Michael Davis: Excellent. Well guys, we are out of time. Vince, sum it up for us.

Vince Vitale: Well, we've had a couple of great questions today and I really like in this last question that it says, how should a Christian wanting to bring people to Christ navigate this minefield? And Miguel just really appreciate that heart of wanting to bring people to Christ. And as Michael said as we started, that is what we're commanded to do, but not for it to be a burden for us, but because it's a great delight. And I came across this quotation by atheist Penn Jillette and he said, I've always said that I don't respect people who don't proselytize. I don't respect that at all. If you believe that there's a heaven and a hell and people could be going to hell or not getting eternal life and you think that it's not really worth telling them this because it would make it socially awkward, how much do you have to hate somebody to not proselytize? How much do you have to hate somebody to believe everlasting life is possible and to not tell them that?

Now, I know that word proselytizing comes with a lot of baggage. I'm thinking more in terms of evangelism and sharing our faith in a way that has gentleness, has respect and is loving, but I still take the point. If we believe what we say we believe as Christians, there is every reason for us to be sharing that with other people. John Piper has often said that his dad is the happiest man he's ever known and apparently one time he said to his father, he said, dad, what would you say in a word is a key to a lifetime of happiness? And he didn't hesitate apparently, and he said, tell somebody about Jesus. And I think there's such truth in that simple statement. It's the paradoxical thing about our Christian faith. You don't have it in its fullest sense until you're giving it away.

So, we appreciate the questions today. Appreciate they're from people who are wanting to bring people to Christ and that would be our prayer to you, that you would have that privilege of maybe just a simple question to someone, maybe just a simple invitation to someone to join you at church and you'd begin to see that light go on in their eyes as they come to see Jesus for who he is and for what he's done and that they would know a life transformation. Maybe it would start with changing someone's oil on the driveway next to you, but if it's done in prayer and it's done in trust and done in a willingness to be used by God, you will see the miraculous. In fact, the greatest of all miracles are happening to your left and to your right as you trust God to use you to be part of his mission of bringing life transformation and new life to many people around the world.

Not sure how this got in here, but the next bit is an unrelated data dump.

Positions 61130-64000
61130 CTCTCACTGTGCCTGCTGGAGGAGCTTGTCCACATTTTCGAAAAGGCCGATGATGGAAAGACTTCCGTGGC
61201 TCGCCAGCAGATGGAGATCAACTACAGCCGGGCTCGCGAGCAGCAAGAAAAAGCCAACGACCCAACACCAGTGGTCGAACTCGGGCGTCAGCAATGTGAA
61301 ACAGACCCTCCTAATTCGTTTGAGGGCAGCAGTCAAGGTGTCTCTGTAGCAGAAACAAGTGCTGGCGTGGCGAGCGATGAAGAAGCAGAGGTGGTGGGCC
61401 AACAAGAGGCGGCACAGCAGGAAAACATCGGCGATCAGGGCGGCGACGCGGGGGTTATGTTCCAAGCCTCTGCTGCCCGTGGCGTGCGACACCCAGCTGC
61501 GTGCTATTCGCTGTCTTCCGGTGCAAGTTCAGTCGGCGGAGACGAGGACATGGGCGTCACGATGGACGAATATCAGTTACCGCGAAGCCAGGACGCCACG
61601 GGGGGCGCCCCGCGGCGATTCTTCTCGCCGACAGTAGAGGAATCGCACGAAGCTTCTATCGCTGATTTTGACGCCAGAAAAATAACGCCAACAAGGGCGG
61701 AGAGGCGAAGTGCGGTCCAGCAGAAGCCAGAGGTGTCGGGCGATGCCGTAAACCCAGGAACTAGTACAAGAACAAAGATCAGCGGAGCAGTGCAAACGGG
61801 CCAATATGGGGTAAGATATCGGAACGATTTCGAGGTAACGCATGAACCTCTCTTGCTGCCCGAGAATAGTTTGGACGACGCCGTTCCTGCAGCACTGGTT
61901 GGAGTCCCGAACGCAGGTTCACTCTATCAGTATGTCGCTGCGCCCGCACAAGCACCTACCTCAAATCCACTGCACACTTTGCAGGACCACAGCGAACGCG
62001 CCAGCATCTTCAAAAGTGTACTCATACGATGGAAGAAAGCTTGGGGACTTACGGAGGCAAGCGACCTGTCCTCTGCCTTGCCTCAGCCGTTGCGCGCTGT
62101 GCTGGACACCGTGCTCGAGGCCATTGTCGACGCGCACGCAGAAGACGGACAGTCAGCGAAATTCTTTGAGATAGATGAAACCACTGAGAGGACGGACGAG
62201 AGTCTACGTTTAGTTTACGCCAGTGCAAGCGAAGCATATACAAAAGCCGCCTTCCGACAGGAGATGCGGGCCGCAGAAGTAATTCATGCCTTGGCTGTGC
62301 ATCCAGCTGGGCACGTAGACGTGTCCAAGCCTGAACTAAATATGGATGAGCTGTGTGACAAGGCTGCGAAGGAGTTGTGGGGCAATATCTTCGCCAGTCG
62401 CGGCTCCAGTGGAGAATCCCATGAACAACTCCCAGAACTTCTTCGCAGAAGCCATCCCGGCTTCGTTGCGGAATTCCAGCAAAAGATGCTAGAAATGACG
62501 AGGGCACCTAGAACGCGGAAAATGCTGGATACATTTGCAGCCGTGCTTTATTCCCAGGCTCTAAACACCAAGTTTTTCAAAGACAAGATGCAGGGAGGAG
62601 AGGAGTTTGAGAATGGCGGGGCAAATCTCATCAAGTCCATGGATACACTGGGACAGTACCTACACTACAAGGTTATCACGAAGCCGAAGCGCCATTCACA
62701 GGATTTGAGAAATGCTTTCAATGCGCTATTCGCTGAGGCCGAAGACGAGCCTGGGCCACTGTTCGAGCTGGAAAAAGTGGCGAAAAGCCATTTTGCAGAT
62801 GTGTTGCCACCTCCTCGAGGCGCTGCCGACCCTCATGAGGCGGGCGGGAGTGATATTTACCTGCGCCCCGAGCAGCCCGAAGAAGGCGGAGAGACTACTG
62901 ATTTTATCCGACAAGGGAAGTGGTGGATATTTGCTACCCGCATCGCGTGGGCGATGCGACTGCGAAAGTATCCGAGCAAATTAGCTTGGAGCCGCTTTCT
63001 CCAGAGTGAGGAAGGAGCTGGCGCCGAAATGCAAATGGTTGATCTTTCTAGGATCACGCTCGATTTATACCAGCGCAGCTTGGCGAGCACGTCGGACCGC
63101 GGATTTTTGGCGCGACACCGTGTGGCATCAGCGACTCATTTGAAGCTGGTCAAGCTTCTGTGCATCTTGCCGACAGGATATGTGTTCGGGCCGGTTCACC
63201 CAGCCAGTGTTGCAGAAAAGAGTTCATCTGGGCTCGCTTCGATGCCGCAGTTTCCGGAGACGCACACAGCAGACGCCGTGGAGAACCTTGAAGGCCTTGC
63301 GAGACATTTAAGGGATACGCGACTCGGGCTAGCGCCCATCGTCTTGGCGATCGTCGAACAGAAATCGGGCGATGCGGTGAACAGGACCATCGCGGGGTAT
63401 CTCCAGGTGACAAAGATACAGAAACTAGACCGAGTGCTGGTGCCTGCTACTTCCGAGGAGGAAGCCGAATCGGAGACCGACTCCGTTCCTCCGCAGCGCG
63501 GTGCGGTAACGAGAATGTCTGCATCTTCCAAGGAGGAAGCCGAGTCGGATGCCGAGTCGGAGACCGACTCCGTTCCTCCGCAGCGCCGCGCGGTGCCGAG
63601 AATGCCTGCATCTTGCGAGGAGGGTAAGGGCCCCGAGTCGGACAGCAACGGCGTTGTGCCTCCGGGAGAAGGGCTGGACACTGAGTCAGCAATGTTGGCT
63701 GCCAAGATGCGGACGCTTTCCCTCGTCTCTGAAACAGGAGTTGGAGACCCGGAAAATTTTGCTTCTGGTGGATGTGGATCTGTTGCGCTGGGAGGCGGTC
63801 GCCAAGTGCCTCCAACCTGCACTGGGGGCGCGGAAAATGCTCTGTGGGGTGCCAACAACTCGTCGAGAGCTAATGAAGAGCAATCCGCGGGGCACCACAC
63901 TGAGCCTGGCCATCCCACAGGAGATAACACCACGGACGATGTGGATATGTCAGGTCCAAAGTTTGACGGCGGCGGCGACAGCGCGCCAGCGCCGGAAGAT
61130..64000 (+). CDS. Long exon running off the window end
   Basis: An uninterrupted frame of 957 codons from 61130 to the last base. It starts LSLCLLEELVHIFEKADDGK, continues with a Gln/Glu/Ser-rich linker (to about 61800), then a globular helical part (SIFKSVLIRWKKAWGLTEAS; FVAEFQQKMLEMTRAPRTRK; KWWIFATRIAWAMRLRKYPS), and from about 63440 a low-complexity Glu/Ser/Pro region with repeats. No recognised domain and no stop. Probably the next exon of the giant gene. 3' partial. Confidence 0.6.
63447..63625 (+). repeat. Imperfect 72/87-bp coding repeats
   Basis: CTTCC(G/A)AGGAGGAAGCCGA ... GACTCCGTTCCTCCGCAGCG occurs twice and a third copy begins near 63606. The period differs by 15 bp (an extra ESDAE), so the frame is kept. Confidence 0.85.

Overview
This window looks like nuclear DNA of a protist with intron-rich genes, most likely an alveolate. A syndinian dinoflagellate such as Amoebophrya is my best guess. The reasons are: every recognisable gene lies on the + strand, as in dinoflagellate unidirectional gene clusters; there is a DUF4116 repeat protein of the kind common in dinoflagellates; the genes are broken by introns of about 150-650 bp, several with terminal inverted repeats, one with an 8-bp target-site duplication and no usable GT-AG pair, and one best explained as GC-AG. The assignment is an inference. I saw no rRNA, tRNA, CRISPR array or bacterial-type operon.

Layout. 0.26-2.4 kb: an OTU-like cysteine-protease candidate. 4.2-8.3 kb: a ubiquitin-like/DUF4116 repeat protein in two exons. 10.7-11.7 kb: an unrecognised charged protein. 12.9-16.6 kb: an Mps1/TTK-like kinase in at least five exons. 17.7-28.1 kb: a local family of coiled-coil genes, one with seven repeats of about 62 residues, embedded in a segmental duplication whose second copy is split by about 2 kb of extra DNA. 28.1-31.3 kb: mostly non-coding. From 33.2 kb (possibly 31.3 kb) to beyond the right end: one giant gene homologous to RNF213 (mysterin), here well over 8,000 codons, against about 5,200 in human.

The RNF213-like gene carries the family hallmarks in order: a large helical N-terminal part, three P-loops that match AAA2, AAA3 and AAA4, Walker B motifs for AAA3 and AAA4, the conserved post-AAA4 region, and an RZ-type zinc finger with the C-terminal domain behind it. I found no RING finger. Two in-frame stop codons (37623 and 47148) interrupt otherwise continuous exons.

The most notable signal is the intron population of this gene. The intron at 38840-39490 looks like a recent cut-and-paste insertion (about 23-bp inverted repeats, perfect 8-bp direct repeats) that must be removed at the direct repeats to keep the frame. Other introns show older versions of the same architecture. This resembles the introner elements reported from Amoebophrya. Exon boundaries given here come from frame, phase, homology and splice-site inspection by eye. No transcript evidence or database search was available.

Michael Davis: Well, Vince and Jo, thank you guys for joining me. Thank you all for listening and we'll catch you next week.

Every article, podcast, and video on this website is made possible by the kindness of our supporters.

If you'd like to support our mission of sharing a thoughtful Christianity to the world, you can donate through our site.

Get our free , every other week, straight to your inbox.

Your podcast has started playing below. Feel free to continue browsing the site without interrupting your podcast!